Friday was my 30th birthday and as my birthday gift to all of you, I give you even more authentic French listening resources and exercises!  Luckily we have a great language lab at my university so I have been able to create some listening exercises for my students to try out, and of course  I […]

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Examples of Authentic French: The Case of Ils

As a follow up to my post on Subject Pronouns in Textbooks: Written vs. Spoken French and how French textbooks do not include the spoken meanings of the pronouns, I came across a few examples of the use of ils in the indefinite sense while preparing transcripts to use in class. Textbooks still teach that on […]

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ANZAC Day

April 25 is the anniversary of the Australian and New Zealand forces landing on Gallipoli in 1915. Now it is a day of national remembrance to honour those who died in military operations and wars. Learn more about the ANZAC (Australian and New Zealand Army Corps) Day tradition at the Australian War Memorial site.

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Links from the Australian Teachers of French Conference

The conference I attended in Perth at the beginning of April was The Federation of Australian Teachers of French Associations Biennial Conference and the Teachers of  French Association of Western Australia Annual Stage. I presented my research on the gap between what applied linguists recommend for inclusion in textbooks and what is actually in the […]

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Off to Perth for a Teachers of French Conference

I fly to Perth, Western Australia, tomorrow to present at the Teachers of French Association Conference. My presentation on the vocabulary coverage of French textbooks will include the beginning stages of my PhD project. I will report back on all of the presentations and everything new I learn about teaching and learning French in Australia […]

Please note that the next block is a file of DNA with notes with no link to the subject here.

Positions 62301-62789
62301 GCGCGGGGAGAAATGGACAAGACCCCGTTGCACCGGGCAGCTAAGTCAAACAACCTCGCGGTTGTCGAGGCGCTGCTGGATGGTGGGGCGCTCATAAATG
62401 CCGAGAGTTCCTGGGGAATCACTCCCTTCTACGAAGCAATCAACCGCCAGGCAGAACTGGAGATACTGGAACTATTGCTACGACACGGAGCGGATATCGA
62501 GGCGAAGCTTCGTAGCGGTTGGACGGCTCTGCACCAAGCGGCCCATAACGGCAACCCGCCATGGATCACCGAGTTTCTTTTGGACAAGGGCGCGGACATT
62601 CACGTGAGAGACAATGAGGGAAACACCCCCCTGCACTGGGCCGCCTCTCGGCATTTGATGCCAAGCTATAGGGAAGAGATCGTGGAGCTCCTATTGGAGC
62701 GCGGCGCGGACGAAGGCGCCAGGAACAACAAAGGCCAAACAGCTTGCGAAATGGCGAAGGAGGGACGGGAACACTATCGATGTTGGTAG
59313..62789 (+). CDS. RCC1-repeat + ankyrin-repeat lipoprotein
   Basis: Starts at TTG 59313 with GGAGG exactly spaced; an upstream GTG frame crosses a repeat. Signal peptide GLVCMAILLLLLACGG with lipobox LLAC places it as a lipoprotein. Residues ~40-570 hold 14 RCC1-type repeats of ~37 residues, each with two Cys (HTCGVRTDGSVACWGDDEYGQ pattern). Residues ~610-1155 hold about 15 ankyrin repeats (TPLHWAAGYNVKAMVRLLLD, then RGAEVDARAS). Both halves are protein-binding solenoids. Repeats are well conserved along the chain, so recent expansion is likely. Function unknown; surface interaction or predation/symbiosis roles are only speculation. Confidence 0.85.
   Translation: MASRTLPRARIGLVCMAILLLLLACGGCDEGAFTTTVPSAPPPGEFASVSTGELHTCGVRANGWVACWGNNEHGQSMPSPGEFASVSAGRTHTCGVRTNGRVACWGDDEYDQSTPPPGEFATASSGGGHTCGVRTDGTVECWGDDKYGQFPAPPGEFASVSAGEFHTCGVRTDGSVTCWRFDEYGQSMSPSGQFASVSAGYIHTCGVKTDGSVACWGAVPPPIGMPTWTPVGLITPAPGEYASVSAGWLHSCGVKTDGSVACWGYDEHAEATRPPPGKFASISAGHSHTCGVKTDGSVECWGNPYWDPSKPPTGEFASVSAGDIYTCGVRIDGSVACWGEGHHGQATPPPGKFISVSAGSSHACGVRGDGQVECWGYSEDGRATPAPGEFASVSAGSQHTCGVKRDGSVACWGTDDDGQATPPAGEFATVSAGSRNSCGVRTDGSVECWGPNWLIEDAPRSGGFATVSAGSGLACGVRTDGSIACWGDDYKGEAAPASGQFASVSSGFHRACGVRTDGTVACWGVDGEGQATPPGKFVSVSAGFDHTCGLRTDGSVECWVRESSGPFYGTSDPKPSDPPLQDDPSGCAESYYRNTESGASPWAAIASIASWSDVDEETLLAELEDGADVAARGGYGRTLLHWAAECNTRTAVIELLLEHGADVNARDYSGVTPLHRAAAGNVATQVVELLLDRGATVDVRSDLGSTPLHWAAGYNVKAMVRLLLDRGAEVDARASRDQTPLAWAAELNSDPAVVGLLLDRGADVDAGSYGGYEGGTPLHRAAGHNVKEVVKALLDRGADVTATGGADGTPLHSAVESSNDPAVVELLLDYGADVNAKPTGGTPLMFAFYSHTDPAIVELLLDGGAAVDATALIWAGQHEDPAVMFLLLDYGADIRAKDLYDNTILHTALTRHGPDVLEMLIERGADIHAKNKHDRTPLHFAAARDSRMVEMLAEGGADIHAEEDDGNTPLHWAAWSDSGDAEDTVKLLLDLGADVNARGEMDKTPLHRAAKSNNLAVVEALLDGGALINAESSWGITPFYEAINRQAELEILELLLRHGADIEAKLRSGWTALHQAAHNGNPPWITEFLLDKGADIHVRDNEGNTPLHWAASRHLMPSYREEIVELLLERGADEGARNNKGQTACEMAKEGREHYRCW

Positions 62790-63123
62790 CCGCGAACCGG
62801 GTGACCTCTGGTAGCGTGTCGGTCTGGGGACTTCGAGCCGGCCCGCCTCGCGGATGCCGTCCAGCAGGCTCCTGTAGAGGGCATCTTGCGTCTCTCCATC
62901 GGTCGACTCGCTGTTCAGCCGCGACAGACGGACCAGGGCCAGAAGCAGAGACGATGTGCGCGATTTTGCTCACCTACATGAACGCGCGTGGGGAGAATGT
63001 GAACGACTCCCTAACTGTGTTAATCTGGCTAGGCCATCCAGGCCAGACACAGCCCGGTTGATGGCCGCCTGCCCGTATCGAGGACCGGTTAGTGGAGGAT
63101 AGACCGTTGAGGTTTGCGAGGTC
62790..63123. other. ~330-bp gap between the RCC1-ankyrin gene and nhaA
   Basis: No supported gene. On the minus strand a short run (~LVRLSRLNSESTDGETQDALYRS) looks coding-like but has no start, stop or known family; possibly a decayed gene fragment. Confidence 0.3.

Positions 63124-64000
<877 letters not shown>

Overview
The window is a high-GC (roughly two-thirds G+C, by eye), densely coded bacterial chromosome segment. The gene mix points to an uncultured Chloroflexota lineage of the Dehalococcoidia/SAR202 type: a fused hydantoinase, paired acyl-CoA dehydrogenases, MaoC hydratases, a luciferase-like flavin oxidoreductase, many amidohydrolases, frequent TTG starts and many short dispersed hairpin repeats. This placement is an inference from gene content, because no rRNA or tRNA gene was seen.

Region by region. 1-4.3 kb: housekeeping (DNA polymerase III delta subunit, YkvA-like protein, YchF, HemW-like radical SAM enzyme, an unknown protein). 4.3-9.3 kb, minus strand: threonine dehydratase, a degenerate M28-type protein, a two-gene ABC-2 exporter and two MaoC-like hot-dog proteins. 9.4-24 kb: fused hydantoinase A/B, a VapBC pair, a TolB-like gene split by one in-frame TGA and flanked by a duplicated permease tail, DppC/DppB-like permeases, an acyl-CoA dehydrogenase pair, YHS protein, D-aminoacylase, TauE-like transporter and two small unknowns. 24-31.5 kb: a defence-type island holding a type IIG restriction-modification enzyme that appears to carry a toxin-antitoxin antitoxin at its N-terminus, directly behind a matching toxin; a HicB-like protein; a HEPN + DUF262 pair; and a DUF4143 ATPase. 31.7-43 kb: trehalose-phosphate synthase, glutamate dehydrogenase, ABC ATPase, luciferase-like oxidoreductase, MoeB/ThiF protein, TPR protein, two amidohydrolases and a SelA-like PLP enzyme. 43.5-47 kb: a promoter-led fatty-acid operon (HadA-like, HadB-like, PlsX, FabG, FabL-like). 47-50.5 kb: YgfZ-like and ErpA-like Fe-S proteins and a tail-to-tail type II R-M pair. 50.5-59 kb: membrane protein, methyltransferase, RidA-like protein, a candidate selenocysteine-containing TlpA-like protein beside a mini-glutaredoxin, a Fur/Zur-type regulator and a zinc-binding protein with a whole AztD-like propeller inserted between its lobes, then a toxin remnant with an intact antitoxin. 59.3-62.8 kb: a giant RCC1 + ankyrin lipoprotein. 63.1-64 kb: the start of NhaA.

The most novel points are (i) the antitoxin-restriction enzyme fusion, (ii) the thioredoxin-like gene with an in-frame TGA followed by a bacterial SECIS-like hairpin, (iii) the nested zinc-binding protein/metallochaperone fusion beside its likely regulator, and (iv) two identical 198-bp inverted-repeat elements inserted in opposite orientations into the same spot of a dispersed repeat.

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More Beginning French Songs

More French songs for beginners! I like quirky (ok, weird) repetitive songs that make the vocabulary stick. L’alphabet Comment tu t’appelles ? Les prénoms Ça va (there is no actual video for this song but I love the Muppets!)

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Why is Jennie no longer in France?

I created this blog in September 2006 when I moved to France from Michigan to teach English. Many of the earlier posts are about my personal life in France, dealing with culture shock, traveling in Europe and becoming fluent in French. In July 2011, I relocated to Australia to start my PhD in Applied Linguistics. Although I am no longer living in France, my research is on foreign language pedagogy and I teach French at a university so these themes appear most often on the blog. I also continue to post about traveling and being an American abroad.